Newton started from the concept of mass (m) , which he considered as the amount of matter present in a body. The amount of movement is understood as the mass multiplied by the speed (v).

Newton’s first law: Law of inertia

Newton's first law: Law of inertia An object that is at rest does not alter its state without some kind of force being applied to it.

Newton’s first law comes to contradict a principle formulated by Aristotle , who postulated that a body can only maintain its movement if a sustained force is applied to it. Newton’s law states that: “Every body remains in its state of rest or of uniform rectilinear motion unless forced to change its state by forces impressed on it.”

Thus, an object that is moving or that is at rest cannot change its state without some kind of force being applied to it . The movement according to this principle is a vector dimension (which has direction and sense), and allows calculating the acceleration (positive or negative) from the variation of speeds.

Inertial reference systems

This first law allows the definition of a special type of reference systems that are known as inertial reference systems . With them, it is possible to distinguish between the apparent movement of an object, if the observer is moving with it, or if, on the contrary, he is at a fixed point with respect to the moving object:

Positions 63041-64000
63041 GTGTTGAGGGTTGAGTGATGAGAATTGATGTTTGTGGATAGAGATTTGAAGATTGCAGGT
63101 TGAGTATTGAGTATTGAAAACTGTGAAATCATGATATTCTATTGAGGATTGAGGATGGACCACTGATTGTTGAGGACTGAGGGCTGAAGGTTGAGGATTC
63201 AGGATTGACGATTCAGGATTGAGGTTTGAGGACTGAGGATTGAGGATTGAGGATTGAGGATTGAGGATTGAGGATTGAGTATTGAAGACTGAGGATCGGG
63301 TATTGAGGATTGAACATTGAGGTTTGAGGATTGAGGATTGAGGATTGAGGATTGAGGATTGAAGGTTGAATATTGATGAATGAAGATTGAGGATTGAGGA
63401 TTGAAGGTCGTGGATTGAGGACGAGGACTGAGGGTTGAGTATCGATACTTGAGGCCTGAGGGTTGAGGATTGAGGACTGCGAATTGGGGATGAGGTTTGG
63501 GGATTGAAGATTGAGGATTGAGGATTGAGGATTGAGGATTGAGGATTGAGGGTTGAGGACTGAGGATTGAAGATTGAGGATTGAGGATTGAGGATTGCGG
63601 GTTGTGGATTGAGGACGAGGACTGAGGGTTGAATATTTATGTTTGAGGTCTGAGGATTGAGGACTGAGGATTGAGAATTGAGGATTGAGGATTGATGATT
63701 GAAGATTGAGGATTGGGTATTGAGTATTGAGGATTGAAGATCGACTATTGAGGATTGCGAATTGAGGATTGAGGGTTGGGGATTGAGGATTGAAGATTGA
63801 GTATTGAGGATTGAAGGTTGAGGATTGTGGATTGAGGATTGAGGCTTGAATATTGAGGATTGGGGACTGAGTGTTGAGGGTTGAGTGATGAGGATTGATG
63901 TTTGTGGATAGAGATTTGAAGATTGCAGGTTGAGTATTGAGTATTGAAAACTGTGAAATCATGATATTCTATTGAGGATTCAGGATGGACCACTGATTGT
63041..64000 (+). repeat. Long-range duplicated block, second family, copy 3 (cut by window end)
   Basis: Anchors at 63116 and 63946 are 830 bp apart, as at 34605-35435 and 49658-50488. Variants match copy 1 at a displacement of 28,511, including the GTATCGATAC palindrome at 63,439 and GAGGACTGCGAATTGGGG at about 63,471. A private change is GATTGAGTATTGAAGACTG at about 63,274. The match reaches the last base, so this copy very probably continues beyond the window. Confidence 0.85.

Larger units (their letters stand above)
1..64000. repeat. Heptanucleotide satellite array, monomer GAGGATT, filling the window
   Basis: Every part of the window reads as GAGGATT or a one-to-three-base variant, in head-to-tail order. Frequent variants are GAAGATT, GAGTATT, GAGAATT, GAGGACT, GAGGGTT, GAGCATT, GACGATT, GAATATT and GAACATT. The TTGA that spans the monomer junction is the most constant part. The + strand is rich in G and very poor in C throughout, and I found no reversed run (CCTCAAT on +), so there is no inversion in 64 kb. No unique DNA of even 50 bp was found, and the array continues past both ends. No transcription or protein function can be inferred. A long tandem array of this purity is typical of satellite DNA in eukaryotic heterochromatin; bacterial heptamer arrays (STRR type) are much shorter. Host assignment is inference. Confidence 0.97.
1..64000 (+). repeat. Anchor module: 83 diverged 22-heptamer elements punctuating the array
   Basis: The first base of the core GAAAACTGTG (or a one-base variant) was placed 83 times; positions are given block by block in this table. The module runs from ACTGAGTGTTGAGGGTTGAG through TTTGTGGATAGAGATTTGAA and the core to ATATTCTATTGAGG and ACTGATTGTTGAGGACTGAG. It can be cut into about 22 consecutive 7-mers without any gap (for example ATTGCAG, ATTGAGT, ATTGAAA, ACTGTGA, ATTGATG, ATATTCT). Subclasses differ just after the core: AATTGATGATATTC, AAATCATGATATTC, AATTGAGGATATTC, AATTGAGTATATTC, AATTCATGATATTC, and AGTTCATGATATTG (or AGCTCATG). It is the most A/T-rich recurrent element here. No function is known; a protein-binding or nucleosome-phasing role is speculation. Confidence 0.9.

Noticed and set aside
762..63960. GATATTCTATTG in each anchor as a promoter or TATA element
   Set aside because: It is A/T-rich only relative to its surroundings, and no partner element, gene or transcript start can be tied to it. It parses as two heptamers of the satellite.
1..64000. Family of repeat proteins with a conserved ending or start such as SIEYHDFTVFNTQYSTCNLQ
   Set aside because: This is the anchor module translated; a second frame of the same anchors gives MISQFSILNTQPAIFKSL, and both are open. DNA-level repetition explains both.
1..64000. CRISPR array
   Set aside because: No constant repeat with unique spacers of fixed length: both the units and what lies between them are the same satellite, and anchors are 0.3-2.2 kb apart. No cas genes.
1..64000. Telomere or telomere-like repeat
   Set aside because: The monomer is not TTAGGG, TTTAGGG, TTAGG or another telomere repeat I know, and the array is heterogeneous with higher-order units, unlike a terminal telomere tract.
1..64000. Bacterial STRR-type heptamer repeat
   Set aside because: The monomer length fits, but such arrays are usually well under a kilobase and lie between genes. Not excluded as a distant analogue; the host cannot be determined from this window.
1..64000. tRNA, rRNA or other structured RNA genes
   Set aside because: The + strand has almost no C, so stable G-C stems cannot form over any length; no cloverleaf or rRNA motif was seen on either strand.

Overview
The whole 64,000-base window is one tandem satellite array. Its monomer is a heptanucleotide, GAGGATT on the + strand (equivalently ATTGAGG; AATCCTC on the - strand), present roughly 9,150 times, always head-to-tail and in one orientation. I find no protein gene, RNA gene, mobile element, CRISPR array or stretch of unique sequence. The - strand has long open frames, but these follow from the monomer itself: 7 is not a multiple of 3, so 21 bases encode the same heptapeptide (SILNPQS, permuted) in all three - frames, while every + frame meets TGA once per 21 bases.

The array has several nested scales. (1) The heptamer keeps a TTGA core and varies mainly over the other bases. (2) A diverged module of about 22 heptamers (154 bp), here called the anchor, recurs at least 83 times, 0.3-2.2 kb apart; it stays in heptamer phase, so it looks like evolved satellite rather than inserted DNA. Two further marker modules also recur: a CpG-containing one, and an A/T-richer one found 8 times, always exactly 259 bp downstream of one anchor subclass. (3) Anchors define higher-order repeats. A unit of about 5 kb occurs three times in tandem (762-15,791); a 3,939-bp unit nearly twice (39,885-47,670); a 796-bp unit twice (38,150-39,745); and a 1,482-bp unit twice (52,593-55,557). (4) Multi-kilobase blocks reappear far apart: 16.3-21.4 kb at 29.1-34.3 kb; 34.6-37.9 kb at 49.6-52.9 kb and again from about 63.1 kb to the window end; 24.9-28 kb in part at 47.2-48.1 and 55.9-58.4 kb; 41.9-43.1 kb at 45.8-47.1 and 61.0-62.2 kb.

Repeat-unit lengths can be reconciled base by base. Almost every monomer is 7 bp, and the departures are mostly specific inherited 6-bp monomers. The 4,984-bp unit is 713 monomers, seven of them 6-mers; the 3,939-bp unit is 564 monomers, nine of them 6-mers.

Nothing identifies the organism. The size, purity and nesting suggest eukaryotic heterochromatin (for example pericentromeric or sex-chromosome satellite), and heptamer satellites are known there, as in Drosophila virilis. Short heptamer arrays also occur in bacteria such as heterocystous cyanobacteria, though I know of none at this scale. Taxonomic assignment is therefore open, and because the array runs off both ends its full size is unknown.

• inertial observers . They are those in whose perspective Newton’s laws are fulfilled because they observe from “outside” and from a static point the movement of the object. If there were, they could appreciate the “true” movement.
  • Non-inertial observers . They are the ones that are subjected to forces and, therefore, their perspective of movement is relative, since they are immersed in the set of forces in the plane of the object.

Newton’s Second Law: Fundamental Law of Dynamics

Newton's Second Law: Fundamental Law of Dynamics The acceleration of an object depends on the force applied to it.

This law deals with defining the concept of force (F) . In principle it expresses: “The change of a movement is directly proportional to the motive force impressed on it and takes place according to the straight line along which that force is impressed”. This means that the acceleration of a moving object responds to the amount of force that is applied to modify its displacement.

From there is born the fundamental equation of dynamics , for objects of constant mass: Resulting force (resulting F ) = mass (m) x acceleration (a). A net force acts on a body of constant mass and gives it a proportional acceleration.